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Dolph Ramseur: The secret behind the Avett Brothers' success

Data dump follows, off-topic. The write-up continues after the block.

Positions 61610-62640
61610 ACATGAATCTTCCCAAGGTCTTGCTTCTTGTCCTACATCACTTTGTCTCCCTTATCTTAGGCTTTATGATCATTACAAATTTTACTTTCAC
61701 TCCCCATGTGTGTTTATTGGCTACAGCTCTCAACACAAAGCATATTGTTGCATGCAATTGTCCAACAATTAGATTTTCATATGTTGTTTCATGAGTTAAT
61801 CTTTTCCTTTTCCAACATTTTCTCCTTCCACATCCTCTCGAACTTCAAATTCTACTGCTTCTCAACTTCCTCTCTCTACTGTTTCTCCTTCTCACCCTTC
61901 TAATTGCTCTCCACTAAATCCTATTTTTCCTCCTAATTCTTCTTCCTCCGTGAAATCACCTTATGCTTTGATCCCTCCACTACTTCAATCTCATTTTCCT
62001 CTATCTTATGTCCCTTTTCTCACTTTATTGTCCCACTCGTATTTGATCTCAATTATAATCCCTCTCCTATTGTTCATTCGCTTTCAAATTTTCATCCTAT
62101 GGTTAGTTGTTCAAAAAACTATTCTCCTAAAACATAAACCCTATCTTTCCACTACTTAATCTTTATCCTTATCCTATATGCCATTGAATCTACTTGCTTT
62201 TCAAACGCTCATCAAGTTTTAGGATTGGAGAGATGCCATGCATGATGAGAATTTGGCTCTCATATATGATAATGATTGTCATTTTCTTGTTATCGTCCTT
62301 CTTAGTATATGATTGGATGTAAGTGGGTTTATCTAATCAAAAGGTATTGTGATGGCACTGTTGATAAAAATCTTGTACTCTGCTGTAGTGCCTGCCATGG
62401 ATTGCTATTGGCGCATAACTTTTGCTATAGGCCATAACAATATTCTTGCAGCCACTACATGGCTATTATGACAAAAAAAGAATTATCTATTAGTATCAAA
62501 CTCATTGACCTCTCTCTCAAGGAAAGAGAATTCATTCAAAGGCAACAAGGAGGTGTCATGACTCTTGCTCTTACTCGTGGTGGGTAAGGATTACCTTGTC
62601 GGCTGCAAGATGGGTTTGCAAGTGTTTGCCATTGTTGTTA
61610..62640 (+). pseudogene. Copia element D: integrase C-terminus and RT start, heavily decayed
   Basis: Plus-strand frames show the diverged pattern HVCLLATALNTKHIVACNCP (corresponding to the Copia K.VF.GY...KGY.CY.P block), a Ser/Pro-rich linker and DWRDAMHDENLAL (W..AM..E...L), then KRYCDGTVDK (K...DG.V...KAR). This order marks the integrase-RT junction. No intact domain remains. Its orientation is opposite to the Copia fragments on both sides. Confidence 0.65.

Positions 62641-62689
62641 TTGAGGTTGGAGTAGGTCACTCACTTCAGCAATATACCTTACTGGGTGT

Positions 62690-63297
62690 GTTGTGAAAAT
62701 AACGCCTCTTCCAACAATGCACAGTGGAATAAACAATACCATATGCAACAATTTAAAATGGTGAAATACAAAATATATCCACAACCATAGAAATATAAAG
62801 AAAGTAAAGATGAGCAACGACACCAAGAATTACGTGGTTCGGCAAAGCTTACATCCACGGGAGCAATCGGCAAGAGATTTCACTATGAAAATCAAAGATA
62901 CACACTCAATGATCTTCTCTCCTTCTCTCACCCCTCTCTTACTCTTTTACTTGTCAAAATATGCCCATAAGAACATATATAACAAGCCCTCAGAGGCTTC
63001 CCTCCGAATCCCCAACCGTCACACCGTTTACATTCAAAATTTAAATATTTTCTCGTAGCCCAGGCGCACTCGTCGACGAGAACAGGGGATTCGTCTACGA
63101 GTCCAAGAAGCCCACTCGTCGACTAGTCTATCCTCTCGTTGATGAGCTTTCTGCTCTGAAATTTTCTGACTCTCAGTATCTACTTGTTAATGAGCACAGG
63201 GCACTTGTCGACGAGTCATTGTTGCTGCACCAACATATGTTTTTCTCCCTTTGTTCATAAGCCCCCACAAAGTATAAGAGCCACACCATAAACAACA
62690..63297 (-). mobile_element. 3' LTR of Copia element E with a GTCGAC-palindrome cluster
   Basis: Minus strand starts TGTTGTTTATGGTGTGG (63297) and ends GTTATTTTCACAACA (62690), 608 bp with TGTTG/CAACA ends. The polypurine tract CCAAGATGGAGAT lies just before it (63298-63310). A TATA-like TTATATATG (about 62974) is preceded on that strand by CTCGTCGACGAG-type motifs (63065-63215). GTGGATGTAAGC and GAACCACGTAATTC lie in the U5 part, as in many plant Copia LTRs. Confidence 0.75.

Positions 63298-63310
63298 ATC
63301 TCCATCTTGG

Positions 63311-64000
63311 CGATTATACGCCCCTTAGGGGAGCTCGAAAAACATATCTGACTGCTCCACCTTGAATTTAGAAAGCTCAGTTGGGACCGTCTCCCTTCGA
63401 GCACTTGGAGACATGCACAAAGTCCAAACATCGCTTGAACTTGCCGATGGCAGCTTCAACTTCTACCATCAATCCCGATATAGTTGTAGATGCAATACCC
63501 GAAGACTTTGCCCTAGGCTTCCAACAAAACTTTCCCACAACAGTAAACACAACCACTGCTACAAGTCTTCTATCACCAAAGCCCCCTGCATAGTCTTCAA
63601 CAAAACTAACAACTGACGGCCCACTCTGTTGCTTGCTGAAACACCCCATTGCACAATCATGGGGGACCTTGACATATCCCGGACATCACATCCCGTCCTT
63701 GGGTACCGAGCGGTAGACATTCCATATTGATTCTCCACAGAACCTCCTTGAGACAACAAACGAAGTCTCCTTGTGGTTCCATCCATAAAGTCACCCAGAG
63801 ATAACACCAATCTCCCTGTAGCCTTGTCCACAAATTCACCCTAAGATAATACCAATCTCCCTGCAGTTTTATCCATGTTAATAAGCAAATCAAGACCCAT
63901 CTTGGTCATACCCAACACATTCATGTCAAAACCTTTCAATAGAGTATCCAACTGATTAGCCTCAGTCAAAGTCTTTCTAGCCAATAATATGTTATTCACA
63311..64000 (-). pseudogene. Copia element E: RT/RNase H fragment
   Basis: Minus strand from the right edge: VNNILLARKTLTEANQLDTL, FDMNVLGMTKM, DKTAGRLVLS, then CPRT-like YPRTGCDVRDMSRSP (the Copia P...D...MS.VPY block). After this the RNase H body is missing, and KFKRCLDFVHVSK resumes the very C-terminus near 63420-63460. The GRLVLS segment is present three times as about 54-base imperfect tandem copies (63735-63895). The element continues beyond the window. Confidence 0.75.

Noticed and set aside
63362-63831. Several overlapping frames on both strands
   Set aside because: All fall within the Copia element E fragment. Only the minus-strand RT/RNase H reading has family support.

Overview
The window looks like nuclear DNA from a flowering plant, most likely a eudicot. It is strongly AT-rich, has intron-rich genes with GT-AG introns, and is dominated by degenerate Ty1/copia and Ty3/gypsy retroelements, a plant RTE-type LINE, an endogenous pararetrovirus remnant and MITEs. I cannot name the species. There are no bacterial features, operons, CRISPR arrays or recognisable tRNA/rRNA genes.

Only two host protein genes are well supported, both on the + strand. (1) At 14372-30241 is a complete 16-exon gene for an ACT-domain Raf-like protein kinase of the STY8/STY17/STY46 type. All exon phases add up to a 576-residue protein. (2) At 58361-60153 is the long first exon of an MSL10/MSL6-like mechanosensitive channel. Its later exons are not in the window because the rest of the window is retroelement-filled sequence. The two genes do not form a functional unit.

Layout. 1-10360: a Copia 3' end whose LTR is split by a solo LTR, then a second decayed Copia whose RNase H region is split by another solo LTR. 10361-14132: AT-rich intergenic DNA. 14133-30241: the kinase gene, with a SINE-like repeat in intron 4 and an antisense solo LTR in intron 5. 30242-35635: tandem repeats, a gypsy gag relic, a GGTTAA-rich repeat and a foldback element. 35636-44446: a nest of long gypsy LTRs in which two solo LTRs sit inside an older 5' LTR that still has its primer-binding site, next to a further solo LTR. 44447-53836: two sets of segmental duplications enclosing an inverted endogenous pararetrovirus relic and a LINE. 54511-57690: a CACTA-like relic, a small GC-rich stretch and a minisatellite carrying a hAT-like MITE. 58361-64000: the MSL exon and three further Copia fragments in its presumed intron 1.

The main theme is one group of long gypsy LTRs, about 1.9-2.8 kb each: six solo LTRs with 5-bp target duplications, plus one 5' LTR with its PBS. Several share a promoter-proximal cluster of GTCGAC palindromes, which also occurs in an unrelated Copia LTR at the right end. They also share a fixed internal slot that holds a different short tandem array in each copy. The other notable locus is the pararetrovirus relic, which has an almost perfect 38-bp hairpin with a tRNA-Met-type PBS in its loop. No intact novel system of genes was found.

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The Avett Brothers have hit the big time. The band from Cabarrus County recently played to a sellout crowd at Merlefest in Wilkesboro. The band's sold 210,000 copies of its latest album, I and Love and You. Their talent as songwriters has taken them a long way, but Dolph Ramseur is the secret to their success. He's their manager. Ramseur has steered the Avett Brothers from his home office in Concord. His expertise is now sought out by bands who want to emulate the Avett's success. Scott and Seth Avett met Dolph Ramseur about seven years ago. It turned out to be a career-changing moment. But at the time, they thought Dolph could be a snake-oil salesman. They were playing at a Wine Vault shop in the University City area. Scott Avett well remembers when a stranger came up to them after a set. "He just said, 'Hey, this is my name, this is what I do, this is where I'm from, this is who I'm interested in and why I would like to work with you guys.' "I remember telling Seth, 'Well this guy is either a great guy and can help, or he's a name-dropper," Scott Avett says. Dolph Ramseur didn't have a whole lot on his resume. He had started a record label a few years earlier that the Avetts had never heard of, even though they're all from Cabarrus County. "It was a question of, did Dolph know what he was doing? Nobody really had a lot of experience in the music business or marketing a band proper or what that meant," Avett says. The hesitation disappeared when it became clear that Dolph really loved their music. They also like his plan: Make good music and build your fan base. "I learned that from seeing Richard Petty, because when I was a kid, Richard Petty would sign autographs until nobody wanted one," Ramseur says. Dolph Ramseur saw a lot of NASCAR growing up near Kannapolis. His marketing philosophy is an extension of how he saw drivers back then treat their fans, and how kids shared music. "People made mix tapes and then, I guess, people made mix CDs, trying to turn their friends onto certain songs, certain artists, and that's essentially how I look at Ramseur Records," Ramseur says. "It's my own mix tape that I try to get people turned on to. I just have a joy in doing that." His kitchen and living room serve as his office. There's no official Ramseur Records studio. He just rents space when he needs it. This is how the Avett's six albums under Dolph's label were created. Today, the Avett Brothers are with legendary producer Rick Rubin in California, but Dolph is still their manager. "I bet you I've seen them play 300 times over the seven or eight years. I'm going overseas soon with them for a couple of dates. I'm one of their biggest fans, and it never gets old. That's the great thing about them." And get this: He manages them with no contract. In fact, he's never worked for the Avetts with a contract. "My mom, my sweet mother as I call her, has always said you are only as good as the piece of paper you sign." That's his philosophy with all the acts he manages. Like the Carolina Chocolate Drops. The Chocolate Drops are an up-and-coming African-American string band based in Durham. Before meeting Dolph, the band received great reviews, but its fan base was small. So three years ago, the band's manager said they needed help and recommended Dolph because of his work with the Avett Brothers. Lead singer and fiddler Rhiannon Gidden says the Chocolate Drops needed to build a fan base beyond the arts festivals and small venues where they were performing. Gidden says it didn't take Ramseur long to make a difference. "And that's just been invaluable, because he did it. He did it with the Avetts. He's had all that experience of playing the small venues and playing for peanuts and now they are doing quite well," she says. The band is in demand for the biggest summer festivals. Next month's schedule includes Bonnarroo in Tennessee. And, it also includes The Fillmore in San Francisco. Dolph Ramseur is 40 years old. He didn't get in the music business until 10 years ago. Until then, he was a club tennis pro and even spent some time working for his father-in-law's venture capital business. Sure, he thought about music, but common sense told him he couldn't make the business a career. After all, he had no experience. But that fan passion took over. Dolph bought music directly from a British singer-songerwriter named Martin Steveson. Stevenson mailed the music with a note saying he was a big fan of Piedmont blues music and North Carolina legends Doc Watson and Charlie Walker. A friendship developed. When Stevenson expressed interest in performing in the states, Dolph left his old career behind. He promoted Stevenson's small tours of North Carolina without knowing what he was doing. "From there we released this collection of field recordings. The got my feet started with musicians here in the United States," Dolph says. The one-fan-at-a-time approach remains the Ramseur Records mantra. And it's something Scott Avett says he and his brother haven't forgotten. Now that the Avett Brothers are on the national stage, their one-fan-at-a-time approach is still in force, just at a larger scale. But the Avetts have never forgotten what Ramseur taught them early on. "We'll sign autographs until the last person goes because these are the people that brought us here. No dollar bill, no producer, no one person brought us here," Scott Avett says. Today, 12 bands are on the Rasmseur Records label, and Dolph manages five of them. And none of them are under contract.